The Water – Energy Nexus in the American West: The Energy Implications of Desalination
Published: January 30, 2012
Author: Heather Cooley
Despite some major barriers to desalination, interest has recently mushroomed as technology has improved, demands for water have grown, and prices have declined. Interest in desalination has been especially high in the West, where rapidly growing populations, inadequate regulation of the water supply/land-use nexus, and ecosystem degradation from existing water supply sources have forced a rethinking of water policies and management. Pacific Institute Water Program Co-Director Heather Cooley authored the chapter, “The Energy Implications of Desalination” in the newly released The Water – Energy Nexus in the American West.
“The potential benefits of desalination are great, but the economic, cultural, and environmental costs of wide commercialization remain high,” Cooley states. “In many parts of the world, alternatives can provide the same freshwater benefits of desalination at far lower economic and environmental costs. These alternatives include treating low-quality local water sources, encouraging regional water transfers, improving conservation and efficiency, accelerating wastewater recycling and reuse, and implementing smart land-use planning.”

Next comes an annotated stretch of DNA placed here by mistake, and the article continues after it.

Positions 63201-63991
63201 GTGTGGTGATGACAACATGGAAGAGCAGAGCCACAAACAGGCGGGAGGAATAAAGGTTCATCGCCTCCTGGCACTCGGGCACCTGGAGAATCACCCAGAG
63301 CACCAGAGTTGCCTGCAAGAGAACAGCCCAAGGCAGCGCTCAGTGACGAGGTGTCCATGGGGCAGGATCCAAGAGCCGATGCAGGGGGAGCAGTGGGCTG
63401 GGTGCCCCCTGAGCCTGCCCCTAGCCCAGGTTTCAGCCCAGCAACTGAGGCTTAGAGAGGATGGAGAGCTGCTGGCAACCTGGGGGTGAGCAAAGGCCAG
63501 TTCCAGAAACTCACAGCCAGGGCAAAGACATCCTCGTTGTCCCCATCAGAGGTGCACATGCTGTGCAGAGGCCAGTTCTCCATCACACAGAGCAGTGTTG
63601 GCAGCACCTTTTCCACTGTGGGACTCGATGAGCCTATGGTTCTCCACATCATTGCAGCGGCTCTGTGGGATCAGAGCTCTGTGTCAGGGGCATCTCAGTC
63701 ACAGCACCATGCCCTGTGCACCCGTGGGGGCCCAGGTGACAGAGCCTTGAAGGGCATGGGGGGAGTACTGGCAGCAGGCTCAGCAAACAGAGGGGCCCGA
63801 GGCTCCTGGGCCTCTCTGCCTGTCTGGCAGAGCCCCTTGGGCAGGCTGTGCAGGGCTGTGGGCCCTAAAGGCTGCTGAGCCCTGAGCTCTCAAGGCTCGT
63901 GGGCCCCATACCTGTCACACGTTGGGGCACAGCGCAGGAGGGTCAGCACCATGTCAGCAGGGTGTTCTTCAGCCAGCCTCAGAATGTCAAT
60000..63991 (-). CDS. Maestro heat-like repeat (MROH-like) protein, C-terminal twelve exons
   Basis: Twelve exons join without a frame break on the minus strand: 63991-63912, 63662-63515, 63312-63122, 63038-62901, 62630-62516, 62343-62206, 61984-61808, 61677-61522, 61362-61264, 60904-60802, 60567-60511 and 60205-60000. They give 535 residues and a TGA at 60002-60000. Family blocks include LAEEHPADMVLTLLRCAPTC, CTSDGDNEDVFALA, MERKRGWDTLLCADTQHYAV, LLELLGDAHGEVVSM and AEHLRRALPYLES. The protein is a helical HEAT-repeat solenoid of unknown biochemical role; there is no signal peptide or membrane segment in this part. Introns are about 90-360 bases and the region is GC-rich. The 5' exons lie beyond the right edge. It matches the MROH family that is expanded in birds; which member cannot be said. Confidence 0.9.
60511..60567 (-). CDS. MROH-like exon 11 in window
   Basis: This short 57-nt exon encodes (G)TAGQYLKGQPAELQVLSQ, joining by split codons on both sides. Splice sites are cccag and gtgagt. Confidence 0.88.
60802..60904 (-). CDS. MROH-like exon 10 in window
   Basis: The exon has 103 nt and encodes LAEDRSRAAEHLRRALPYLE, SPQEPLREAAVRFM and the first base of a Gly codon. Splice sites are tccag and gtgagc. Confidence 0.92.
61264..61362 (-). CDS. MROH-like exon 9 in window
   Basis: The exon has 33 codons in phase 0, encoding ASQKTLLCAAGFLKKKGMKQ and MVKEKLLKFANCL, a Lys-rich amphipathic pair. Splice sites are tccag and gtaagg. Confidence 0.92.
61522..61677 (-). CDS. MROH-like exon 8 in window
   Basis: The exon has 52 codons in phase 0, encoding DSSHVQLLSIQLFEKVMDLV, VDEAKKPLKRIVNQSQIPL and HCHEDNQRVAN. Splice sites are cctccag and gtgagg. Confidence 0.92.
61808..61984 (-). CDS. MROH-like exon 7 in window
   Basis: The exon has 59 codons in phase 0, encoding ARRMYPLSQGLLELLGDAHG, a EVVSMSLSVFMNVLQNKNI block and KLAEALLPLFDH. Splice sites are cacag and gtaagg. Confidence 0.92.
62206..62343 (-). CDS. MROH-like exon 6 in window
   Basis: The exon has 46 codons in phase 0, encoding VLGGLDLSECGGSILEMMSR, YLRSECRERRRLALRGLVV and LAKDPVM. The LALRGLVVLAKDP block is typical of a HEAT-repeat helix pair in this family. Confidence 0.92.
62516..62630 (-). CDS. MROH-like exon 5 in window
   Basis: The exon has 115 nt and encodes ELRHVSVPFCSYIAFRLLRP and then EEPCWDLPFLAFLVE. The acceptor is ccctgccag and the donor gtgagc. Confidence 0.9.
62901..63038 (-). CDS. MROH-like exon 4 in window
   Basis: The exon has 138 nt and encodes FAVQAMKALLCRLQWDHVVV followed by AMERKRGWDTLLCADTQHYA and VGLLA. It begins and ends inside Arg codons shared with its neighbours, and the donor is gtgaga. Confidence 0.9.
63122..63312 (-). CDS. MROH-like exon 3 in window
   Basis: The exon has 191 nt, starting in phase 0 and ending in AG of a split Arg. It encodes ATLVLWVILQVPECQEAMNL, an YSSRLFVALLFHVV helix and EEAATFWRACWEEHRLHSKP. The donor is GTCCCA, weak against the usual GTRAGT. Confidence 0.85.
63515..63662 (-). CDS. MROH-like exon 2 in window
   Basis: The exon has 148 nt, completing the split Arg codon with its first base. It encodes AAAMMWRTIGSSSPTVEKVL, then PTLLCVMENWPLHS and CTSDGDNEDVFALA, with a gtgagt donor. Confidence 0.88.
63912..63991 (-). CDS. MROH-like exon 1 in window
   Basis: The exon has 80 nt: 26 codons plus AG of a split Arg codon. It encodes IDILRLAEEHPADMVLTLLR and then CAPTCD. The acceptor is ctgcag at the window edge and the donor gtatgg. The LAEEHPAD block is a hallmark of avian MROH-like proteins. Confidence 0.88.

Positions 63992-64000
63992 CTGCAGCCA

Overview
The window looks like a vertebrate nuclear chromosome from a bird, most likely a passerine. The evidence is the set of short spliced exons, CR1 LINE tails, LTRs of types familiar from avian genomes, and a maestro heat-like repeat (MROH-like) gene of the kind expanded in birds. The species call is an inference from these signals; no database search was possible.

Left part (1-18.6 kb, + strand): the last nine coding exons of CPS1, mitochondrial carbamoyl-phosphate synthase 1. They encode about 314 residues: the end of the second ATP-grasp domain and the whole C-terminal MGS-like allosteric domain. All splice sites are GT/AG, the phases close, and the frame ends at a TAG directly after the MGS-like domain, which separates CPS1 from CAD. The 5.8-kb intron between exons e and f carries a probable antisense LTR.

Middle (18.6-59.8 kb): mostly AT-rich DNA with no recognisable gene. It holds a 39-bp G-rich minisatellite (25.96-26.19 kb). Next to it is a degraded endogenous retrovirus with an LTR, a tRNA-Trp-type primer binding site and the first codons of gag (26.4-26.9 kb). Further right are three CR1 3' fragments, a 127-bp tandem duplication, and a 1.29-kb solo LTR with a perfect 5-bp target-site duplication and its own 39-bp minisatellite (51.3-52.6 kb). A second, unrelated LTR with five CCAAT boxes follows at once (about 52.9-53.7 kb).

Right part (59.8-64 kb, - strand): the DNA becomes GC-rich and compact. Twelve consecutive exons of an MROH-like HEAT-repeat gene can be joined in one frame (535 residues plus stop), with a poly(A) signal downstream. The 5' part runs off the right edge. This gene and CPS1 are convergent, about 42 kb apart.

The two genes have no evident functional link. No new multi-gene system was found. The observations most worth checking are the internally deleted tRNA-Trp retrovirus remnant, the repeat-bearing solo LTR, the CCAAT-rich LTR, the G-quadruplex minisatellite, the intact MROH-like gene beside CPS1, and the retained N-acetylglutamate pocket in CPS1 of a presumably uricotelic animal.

When the barriers to desalination are overcome, carefully regulated and monitored construction of desalination facilities should be permitted. Regulators must develop comprehensive, consistent, and clear rules for desalination proposals, so that inappropriate proposals can be swiftly rejected and appropriate ones identified and facilitated. And private companies, local communities, and public water districts that push for desalination facilities should do so in an open and transparent way, encouraging and soliciting public participation and input in decision making.